4

We want to call some python from tsql on sql server 2008.

The python script is fully developed and works great. We cannot trigger anything from the client app because it is closed source and cannot be modified.

So we have full access to SQL Server (2005 and 2008), and can see that "trigger" record get inserted... and need to fire our python code when that happens.

Rather than using xp_cmdshell to launch an old fashioned python script, we would like to do this as "sql native" as we can. (xp_cmdshell will work, but is scary at a few levels.)

What is the path to do this?

8

[EDIT] Per Paul White's comment, IronPython (and anything else that relies on dynamically-generated code) cannot be used inside a SQLCLR object.

Which makes the following statement incorrect. I will leave it here for future visitors.

In order to use Python to program SQL CLR objects, you will need to use IronPython, and manually create .py files containing the proper directives necessary for the .Net runtime to target the required .Net SQL CLR libraries. I have no idea of the precise directives you would need to use in Python.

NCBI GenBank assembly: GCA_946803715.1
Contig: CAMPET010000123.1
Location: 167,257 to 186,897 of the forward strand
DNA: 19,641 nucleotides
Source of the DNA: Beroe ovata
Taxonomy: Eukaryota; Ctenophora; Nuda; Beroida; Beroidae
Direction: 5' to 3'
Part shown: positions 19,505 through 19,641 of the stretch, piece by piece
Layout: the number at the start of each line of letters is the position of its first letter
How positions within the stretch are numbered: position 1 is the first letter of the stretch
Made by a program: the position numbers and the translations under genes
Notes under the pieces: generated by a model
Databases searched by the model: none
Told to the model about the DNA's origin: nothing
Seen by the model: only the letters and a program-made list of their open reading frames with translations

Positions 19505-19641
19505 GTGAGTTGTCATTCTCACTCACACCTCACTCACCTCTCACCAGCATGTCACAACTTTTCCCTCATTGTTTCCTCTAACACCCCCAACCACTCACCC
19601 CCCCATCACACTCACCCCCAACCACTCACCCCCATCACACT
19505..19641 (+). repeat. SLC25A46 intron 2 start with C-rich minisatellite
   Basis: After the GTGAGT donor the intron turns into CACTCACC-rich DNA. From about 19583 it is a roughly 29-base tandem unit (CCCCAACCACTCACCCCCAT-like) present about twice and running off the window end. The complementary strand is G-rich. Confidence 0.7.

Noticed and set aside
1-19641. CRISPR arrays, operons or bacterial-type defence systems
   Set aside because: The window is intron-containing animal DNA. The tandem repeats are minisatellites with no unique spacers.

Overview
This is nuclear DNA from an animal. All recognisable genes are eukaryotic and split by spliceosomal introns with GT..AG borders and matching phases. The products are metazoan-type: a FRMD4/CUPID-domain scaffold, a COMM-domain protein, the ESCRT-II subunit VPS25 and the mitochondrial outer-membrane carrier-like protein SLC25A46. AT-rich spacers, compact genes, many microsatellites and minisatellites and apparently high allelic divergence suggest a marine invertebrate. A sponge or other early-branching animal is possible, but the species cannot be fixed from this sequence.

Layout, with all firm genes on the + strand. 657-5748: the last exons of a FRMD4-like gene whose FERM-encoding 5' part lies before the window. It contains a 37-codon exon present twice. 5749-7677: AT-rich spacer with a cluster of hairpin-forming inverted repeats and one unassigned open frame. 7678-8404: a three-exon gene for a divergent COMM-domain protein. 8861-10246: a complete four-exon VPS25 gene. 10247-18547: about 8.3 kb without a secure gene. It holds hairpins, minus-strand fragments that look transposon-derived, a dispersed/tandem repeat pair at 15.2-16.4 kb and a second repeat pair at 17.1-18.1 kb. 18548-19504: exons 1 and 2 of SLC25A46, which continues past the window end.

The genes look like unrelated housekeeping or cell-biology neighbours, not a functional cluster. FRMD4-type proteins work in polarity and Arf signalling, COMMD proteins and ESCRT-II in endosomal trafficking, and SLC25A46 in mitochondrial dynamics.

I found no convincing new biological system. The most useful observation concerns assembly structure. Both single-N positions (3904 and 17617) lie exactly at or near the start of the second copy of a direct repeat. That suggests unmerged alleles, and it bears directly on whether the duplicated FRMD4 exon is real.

http://IronPython.net contains the .Net version of Python that can be used for this purpose.

Having said all that, Visual Studio 2012 is geared towards using either C# or VB.Net for creating SQL Server CLR assemblies. In order to do so in a nice, automated way, you need to create a "SQL Server Database" project, then change the default language of the solution to either C# or VB.Net as appropriate. You then click "Project -> Add New Item" and choose "SQL CLR Trigger". This automates the setup of the function declarations etc to "just work" with SQL Server.

0

This is now possible in SQL Server 2017. It's not using SQL CLR, but the new external script runtime functionality that supports R, Python, and (in SQL 2019) Java.

See Run Python using T-SQL

Your Answer

By clicking “Post Your Answer”, you agree to our terms of service, privacy policy and cookie policy

Not the answer you're looking for? Browse other questions tagged or ask your own question.